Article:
A Study in Scarlet
Arthur Conan Doyle, adapted for the stage by Lila Whelan and Greg Freeman
Tacit Theatre presented by Leo Steele
Conan Doyle’s original actually tells two tales. First there is that told by Dr John Watson of his meeting with self-styled Independent Sherlock Holmes and their investigation of the murder of the man whose body was found at 3 Lauriston Gardens Camberwell and another related killing that followed. Secondly there is the back-story that motivated the murders.
This adaptation plays both tales in tandem. It begins in 1847 in the arid wastes of Utah when a man and a five-year old child, already near death and the only survivors of a band of frontier immigrants trekking westwards, encounter a party of Mormons looking for a place to build their new Zion. The Mormons refuse to aid them unless they promise to convert to their religion and accept its jurisdiction.
The play then switches forward to Watson’s arrival at Holmes’s lodgings and we begin that familiar but fascinating succession of encounters with Holmes’s deductions and eagerly await hearing just how he has come to them.
On the one hand, a tale of rigid sectarianism and exploitation on the other a typical Holmesian mystery—in fact it was the first one, in which Holmes describes “the scarlet thread of murder running through the colourless skein of life” declaring that “our duty is to unravel it, and isolate it, and expose every inch of it”.
With innumerable stage, film and television adaptation,s the Conan Doyle formula seems a perennial winner and here there is the added theatrical pleasure of seeing Tacit’s team of actors doubling as characters in both stories, often exiting one moment and re-entering the next in very different guise.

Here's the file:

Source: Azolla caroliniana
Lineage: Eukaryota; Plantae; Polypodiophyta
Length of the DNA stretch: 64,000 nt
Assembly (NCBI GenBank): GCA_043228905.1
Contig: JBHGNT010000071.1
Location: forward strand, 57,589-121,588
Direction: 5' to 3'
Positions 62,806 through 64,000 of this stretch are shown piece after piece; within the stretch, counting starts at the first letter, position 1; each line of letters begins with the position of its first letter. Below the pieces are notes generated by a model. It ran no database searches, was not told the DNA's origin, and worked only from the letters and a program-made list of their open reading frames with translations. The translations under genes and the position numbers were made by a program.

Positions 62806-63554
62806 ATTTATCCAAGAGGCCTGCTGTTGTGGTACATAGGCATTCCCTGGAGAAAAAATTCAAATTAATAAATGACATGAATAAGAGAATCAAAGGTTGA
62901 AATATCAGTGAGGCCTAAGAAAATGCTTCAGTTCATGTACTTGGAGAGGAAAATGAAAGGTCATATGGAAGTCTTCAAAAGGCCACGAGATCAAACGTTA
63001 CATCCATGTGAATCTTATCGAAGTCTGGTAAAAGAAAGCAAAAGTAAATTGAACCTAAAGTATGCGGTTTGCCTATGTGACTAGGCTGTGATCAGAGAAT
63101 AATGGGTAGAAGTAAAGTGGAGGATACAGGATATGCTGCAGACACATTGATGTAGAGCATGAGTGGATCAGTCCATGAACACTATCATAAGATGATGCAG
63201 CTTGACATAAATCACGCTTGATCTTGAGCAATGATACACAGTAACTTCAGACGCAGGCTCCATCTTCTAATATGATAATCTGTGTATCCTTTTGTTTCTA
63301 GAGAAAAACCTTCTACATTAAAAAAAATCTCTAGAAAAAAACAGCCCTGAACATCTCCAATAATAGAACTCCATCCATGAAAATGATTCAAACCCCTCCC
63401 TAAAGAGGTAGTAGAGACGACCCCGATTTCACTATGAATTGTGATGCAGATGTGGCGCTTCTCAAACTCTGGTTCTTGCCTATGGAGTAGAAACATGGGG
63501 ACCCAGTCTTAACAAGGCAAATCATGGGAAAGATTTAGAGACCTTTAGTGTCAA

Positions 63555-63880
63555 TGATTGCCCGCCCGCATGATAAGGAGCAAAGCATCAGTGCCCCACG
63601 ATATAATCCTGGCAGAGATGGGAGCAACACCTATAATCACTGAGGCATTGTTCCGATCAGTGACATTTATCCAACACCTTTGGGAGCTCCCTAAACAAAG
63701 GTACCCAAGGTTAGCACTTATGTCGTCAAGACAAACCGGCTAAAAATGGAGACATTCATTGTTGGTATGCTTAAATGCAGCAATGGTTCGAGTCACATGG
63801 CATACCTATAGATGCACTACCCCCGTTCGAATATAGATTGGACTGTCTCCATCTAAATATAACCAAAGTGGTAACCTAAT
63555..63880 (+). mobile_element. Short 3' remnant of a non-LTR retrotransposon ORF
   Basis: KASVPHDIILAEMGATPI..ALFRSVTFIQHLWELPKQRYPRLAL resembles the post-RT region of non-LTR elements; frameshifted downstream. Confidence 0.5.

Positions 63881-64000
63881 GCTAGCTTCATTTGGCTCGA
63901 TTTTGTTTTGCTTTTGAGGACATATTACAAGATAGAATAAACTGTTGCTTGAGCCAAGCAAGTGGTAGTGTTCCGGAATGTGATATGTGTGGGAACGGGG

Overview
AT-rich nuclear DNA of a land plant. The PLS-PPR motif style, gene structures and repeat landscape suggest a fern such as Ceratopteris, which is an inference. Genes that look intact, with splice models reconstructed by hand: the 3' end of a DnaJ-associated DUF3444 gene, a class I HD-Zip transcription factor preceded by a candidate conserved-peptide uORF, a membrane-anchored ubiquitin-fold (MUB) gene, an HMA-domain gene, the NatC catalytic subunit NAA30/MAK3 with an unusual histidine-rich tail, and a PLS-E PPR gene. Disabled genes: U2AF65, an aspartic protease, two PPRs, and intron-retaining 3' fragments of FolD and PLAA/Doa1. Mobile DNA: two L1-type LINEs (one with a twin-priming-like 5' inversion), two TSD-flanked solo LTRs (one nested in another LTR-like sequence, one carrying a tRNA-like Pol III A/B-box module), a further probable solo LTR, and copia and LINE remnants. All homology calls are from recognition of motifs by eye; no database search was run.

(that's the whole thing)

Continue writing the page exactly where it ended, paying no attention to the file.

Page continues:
Philip Benjamin is a laid-back, violin-playing Holmes not showing much sign of his personal demons and Edward Cartwright an urbane Dr Watson, often sharing his thoughts with the audience and they play off each other very well. They are in opposition in the American story as the leader of the Mormon group (Benjamin) and the man forced to join them (Cartwright).
As the police detectives, Rhys King is suitably lacklustre as Scotland Yard’s Tobias Gregson with Paul Lincoln as his sidekick Lestrade more animated but already looking foolish beside the colourfully costumed Holmes in a so-sober suit too big for him. They get to play the evil Enoch Drebber (King) and the honest but equally sectarian Joseph Stangerson, who turn up on both sides of the Atlantic.
Eliot Harper has only a brief comic moment as Constable John Rance but he also plays the American tale’s hero: cattle ranger Jefferson Hope, the lover and would-be rescuer of the maturing Lucy, the child found dying in the desert, who is being forced to become either the sixth wife of Drebber or the third wife of Stangerson. He and Stephanie Prior’s Lucy make the kind of romantic couple who should end happily against a typical western sunset, but that is denied them.
The whole is played out in a setting by Katherine Heath that is both Holmes’s lodgings and all other locations with a wallpapered wall, partly peeling, lots of Victorian nicknackery and a framework overhead that provides places for racks of chemicals and other Holmesian apparatus. The atmosphere however is largely provided by Leo Steele’s lighting, a sound score of ticking clocks, strange whistlings and clicking desert insects by Ella Wahlström and music by Annabelle Browne that also helps shape the staging. (Almost all this company, not just the Holmes, are instrumentalists as well as actors.)
Nicholas Thompson’s cleverly conceived, entertaining production keeps both stories going without loss of energy, always keeping the audience guessing until Holmes explains his reasoning and the mystery unravels. In presenting so much so compactly, much detail from the original has been lost but unless you are a real Holmesian specialist you aren’t going to miss it. This has both Holmesian spirit and theatrical panache.
Reviewer: Howard Loxton